Yet, like you said earlier, it's your railroad so run what makes you happy!

 

Thanks again 👍

 

  • Like 1

Share this post


Link to post
Kiha66

I can see how you'd get confused, as "blue train" is the nickname for sleeper trains!   Railfans tend to split up coaches into two categories, "Old passenger car" of which the 3#, 4# and 6# are a part, and "new passenger car" which are cars from the 10 series onwards (10, 20, 50 and such).  

 

"Old passenger car" can also be called general passenger coaches, ie. coaches that are in general use and can be mixed and matched with other coaches of the general coach pool.  These usually have steam heat supplied by the locomotive, and if air conditioning is equipped (which is rare on these coaches) it is powered by a diesel generator under each coach.  These coaches could be painted any mix of blue and brown, depending on when and where the cars were built or repaired.  They were originally used on both local and long distance trains, but in later years were mostly found on more rural local services and the long distance duty got taken over by "new passenger car" types, which were more comfortable for the long journey.  They are much more nostalgic to many than the newer types, and they are usually what are used on SL heritage trains in japan.  Even trains which have gotten all new coaches recently like SL Yamaguchi have had the new coaches built to look like "old passenger car" styles! 

 

"New passenger car" are the blue sleeper trains you are thinking of, these were generally consists of cars that were made to only run with coaches of the same type.  They usually had electric heat and air conditioning, and each consist would require a generator car to power the set, rather than requiring power from the locomotive.  These coaches usually ran in fixed consists on the same route, and and most were painted all matching blue with white stripes.  As those regular long distance trains with matched consists were often sleeper trains, the term "blue train" came to be known as a shorthand for a sleeper train in japan.

 

When looking at coaches on Hobbysearch, they even have a tag for old passenger coaches, which makes it very easy to see what is available in model form!

You find it under "Oldtimer Coach"

 

Edited by Kiha66
  • Like 2
  • Thanks 2

Share this post


Link to post
Christopher_R

@Kiha66

 

Wow, thank you for the explanation!

 

Very interesting and thanks for clearing the doubt about blue/sleeper trains.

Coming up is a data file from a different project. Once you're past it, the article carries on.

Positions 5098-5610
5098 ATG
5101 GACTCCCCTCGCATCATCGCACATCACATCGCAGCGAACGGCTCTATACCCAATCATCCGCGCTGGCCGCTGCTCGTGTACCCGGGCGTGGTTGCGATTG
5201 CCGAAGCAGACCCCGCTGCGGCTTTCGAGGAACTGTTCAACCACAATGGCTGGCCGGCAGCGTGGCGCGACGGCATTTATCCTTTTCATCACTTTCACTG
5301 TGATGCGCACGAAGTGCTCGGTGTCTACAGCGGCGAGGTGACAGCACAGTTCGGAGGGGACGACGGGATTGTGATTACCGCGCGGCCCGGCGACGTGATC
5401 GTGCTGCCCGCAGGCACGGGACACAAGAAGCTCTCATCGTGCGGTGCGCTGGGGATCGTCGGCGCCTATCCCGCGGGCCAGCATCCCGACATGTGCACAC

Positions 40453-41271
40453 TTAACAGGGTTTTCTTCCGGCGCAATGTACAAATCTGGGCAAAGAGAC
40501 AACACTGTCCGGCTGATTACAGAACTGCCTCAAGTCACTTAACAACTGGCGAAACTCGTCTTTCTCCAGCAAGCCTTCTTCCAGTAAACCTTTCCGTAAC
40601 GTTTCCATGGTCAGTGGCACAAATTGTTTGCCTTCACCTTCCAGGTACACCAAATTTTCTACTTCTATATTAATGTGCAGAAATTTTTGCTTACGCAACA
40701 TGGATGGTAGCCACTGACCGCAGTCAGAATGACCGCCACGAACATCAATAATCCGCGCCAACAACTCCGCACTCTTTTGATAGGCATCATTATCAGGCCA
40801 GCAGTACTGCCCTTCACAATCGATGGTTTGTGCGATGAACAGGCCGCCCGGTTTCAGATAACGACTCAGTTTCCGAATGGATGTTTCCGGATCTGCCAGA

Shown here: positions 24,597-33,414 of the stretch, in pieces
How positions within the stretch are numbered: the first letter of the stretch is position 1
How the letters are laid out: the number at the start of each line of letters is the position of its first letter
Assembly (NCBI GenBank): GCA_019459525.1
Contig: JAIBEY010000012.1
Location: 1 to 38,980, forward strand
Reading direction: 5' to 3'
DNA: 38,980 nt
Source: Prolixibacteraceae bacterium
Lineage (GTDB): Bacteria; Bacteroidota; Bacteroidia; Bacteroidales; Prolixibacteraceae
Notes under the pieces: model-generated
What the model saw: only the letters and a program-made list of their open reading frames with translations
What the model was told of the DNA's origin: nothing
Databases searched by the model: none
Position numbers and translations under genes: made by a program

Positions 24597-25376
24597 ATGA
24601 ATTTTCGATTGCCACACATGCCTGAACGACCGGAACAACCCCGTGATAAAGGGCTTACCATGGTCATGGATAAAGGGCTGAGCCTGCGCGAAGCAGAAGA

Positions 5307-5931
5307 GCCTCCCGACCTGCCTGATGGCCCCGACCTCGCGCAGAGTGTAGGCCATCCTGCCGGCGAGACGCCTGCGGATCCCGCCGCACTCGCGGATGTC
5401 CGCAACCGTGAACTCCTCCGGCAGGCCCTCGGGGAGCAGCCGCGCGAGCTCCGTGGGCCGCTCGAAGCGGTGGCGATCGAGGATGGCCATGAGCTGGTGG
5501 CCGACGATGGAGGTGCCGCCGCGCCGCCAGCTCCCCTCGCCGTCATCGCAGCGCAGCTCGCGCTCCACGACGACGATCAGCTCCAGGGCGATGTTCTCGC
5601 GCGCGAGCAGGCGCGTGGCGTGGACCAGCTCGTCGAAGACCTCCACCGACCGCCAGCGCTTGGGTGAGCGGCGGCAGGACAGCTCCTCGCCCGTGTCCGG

I personally like the looks of the 3*/4*/6* series cars better than the other 1*/2*/5* series as they also remind me of the Romanian coaches found in my country in Sri Lanka.

 

So, will be purchasing some 3*/4*/6* series coaches soon hopefully for my fictional steam excursion train on my layout.....may have to toss a coin if to get blue or tea(brown) ones😁! Both look nice!

 

Thanks again my friend and best regards.

  • Like 2

Share this post


Link to post
disturbman

12

On 11/2/2020 at 8:24 PM, Kiha66 said:

"New passenger car" are the blue sleeper trains you are thinking of, these were generally consists of cars that were made to only run with coaches of the same type.  They usually had electric heat and air conditioning, and each consist would require a generator car to power the set, rather than requiring power from the locomotive.  These coaches usually ran in fixed consists on the same route, and and most were painted all matching blue with white stripes.  As those regular long distance trains with matched consists were often sleeper trains, the term "blue train" came to be known as a shorthand for a sleeper train in japan.


Though, the 12系 is just a regular car, not a sleeper car.

  • Like 1

Share this post


Link to post
roadstar_na6
14 minutes ago, disturbman said:

12系

There’re some non-sleeper 14(/15) Series cars as well I think

  • Like 1

Share this post


Link to post
Kiha66
3 hours ago, disturbman said:

Though, the 12系 is just a regular car, not a sleeper car.

 

The 12 and 50 series fall unto the "new passenger car" category, as they must be run in a consist of other cars of the same series to provided the needed power for the set.  They can not be freely combined with other coaches due to this power requirement.  

 

"Blue train" as a term generally refers to just the overnight sleeper trains.  Many later non-sleeper series were also painted blue as you mention, but would not be called a blue train due to its meaning of just long distance named sleeper trains.

Edited by Kiha66
  • Like 1

Share this post


Link to post

Join the conversation

You can post now and register later. If you have an account, sign in now to post with your account.

Guest
Reply to this topic...

×   Pasted as rich text.   Restore formatting

  Only 75 emoji are allowed.

×   Your link has been automatically embedded.   Display as a link instead

×   Your previous content has been restored.   Clear editor

×   You cannot paste images directly. Upload or insert images from URL.


×
×
  • Create New...